Amsterdam’s Schiphol airport was a hub for the now-defunct Northwest Airlines, and was the first stop on over 90% of my trips to Europe from the US.
A grand airport it is, too. The nicest I have ever been in, and I have been in a few. This blog post is not about the Amsterdam airport, but I would be remiss if I didn’t mention that it not only has a casino, but a resting area that I would pay to visit.
There are the typical first class lounges, restaurants and fast food joints, of course, but just a short walk down the 2nd floor corridor, and a dark and peaceful opening to the quiet waiting room unfolds. There are ergonomic lounge chairs, and the lights are dimmed for perfect sleeping, if you so wish, but the entire far wall has been turned into a movie screen.
I was slightly afraid of snoring and ruining the peace that oozed from the relaxation area, even the babies snuggled in their carriages cooed quietly. I did manage to doze off, as I watched through a virtual car window as the dirt road rambled through the country, past cows in pastures, and other farm scenery. After my nap, I was able to shower and get refreshed before my next flight.
Now, on to Amsterdam itself. Even though we were taught that Amsterdam was in Holland, they prefer to have it properly addressed as The Netherlands. I expected tulips and windmills, of which I saw neither. (But if you get the chance to try a fresh stroopwafels, do so! They are made to be placed on top of your warm coffee cup to soften them, and enjoy as a treat. The most fabulously delicious cookie ever!)
It was so cold as I exited the train, I thought I was going to freeze to death. I had packed a full length wool coat, a stocking cap and a scarf, I was dressed in the warmest outfit I owned, thick socks, boots, gloves and everything that a Louisiana girl could think to buy for a winter trip abroad. I was still cold. I wrapped my scarf around my face, trying to keep my nose from freezing off, hoping that my eyelashes didn’t form icicles. It felt like they already had. Then I saw my husband, and forgot about the cold.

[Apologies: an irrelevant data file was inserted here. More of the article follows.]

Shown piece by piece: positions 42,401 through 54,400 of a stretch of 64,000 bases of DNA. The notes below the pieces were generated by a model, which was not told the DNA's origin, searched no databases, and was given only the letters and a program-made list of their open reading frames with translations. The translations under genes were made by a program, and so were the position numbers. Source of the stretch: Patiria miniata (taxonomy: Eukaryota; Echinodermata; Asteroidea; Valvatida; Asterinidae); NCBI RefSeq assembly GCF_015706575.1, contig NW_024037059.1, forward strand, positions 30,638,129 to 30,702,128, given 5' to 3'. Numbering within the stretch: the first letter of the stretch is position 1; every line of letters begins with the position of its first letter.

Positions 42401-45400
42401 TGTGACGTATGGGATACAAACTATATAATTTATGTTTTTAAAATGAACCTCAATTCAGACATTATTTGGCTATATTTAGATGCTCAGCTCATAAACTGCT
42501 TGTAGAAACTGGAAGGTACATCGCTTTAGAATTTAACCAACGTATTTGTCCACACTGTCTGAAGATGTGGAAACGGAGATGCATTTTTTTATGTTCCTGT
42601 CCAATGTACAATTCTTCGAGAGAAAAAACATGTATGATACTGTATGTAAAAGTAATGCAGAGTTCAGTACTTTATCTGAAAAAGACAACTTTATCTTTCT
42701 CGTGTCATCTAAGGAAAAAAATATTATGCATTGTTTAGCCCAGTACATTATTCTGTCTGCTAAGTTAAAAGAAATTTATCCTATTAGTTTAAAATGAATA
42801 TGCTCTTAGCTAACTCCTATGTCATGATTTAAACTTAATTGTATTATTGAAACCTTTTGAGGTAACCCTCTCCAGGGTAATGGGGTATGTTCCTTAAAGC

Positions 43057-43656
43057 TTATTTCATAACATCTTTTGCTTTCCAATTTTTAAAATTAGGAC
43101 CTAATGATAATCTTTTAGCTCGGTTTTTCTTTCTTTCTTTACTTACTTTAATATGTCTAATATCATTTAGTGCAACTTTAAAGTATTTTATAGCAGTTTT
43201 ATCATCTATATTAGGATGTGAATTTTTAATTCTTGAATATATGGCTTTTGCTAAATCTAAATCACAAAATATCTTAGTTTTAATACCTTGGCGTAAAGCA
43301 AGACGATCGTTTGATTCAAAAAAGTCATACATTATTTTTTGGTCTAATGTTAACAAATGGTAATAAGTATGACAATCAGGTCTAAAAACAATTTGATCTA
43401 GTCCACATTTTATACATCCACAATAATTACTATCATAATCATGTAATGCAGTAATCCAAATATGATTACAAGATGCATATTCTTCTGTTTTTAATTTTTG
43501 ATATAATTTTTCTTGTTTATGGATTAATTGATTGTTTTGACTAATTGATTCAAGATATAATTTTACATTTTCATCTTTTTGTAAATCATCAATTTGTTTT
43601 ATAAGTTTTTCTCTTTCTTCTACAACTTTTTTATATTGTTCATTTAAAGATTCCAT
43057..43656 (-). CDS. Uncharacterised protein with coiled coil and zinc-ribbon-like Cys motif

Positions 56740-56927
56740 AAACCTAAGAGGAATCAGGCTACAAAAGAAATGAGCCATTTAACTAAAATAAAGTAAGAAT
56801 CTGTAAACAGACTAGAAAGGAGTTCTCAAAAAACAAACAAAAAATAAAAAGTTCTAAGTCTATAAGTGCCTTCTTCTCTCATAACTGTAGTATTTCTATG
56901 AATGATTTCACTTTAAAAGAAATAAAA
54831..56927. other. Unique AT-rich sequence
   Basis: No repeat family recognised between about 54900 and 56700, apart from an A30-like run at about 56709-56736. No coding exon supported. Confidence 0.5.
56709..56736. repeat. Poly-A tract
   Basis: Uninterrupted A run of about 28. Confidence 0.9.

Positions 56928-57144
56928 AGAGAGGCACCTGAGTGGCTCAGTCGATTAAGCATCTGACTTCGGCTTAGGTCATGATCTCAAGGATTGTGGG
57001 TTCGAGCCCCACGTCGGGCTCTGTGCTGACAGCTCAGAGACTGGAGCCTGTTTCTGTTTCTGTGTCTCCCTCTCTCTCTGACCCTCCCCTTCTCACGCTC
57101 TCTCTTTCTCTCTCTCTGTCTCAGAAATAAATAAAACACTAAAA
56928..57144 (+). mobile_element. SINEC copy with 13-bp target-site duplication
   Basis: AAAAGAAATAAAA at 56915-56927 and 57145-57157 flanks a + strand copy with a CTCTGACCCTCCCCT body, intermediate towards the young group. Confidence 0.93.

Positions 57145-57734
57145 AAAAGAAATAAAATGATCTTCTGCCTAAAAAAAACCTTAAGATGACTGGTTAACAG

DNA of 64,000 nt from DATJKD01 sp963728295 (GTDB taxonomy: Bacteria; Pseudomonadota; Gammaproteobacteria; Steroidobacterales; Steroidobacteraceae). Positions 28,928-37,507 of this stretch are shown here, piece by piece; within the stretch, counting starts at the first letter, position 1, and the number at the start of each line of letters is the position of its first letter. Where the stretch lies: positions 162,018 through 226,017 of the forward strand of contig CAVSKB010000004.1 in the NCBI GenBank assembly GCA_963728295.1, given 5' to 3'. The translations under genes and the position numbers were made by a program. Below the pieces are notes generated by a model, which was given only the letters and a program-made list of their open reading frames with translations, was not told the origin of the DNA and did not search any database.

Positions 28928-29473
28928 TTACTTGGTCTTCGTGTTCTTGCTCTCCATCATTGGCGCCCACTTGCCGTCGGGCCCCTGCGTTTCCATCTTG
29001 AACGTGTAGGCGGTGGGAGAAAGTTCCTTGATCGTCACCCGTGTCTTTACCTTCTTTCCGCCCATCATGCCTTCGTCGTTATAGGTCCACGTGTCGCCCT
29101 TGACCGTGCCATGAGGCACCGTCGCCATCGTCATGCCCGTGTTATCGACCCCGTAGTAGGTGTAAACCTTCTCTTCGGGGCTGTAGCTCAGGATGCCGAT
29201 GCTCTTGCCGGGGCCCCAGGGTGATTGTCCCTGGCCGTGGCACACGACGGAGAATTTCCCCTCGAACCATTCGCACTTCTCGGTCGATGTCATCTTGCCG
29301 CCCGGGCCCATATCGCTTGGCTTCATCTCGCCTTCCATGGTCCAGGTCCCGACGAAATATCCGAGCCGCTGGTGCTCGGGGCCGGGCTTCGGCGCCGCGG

He was working abroad, and we only got to see each other for a couple of weeks, quarterly, and we had flown in from different corners of the world.
I had wanted to see Amsterdam, alright, but just didn’t realize how cold it could be. Having Arick to hold my hand and make the journey exciting, instead of cold and scary made all of the difference in the world.
I had rented us an apartment, as was the usual for these trips, I am obsessed with having a kitchen…especially when meeting up with my husband….that whole “the kitchen is the way to a man’s heart” thing just might be true, you know!
Anyway, I had learned to pack small (remind me and I will share my packing secrets for 2 weeks in Europe in a backpack, without looking like a back-packer!) so we wheeled our bags to our apartment, which was way farther away from the station than it seemed in the online description.
Arick was less than thrilled when we arrived, we were about to spend two weeks in what felt like a poor man’s bachelor pad. After we climbed the 3 narrow stories to reach our tiny love nest, we opened the door to find the mattress to the full size bed was on the floor, the not-so-clean-looking covers thrown across it haphazardly. The kitchen was a pretty bare 6 x 8 space with curtains for cupboards, a coffee pot, a dorm-style refrigerator, and a hot plate. I was excited to go scout out a grocery store, and Arick just wanted to see the city.
See the city we did. Over the next couple of days, we did all of the touristy things. Well, most of the touristy things. Some of the “things” I felt awkward to even try “not” to look at as we strolled by.
It is true, Amsterdam has a red-light district, and there are typical downtown storefront windows, but in these windows sit scantily clad women in all white rooms that glowed red from the lights above them. We walked pretty fast through there, trying to experience the place, yet not look at what we were taught should not be seen. We quickly took the next side street and headed back to the more appropriate-in-our-eyes streets.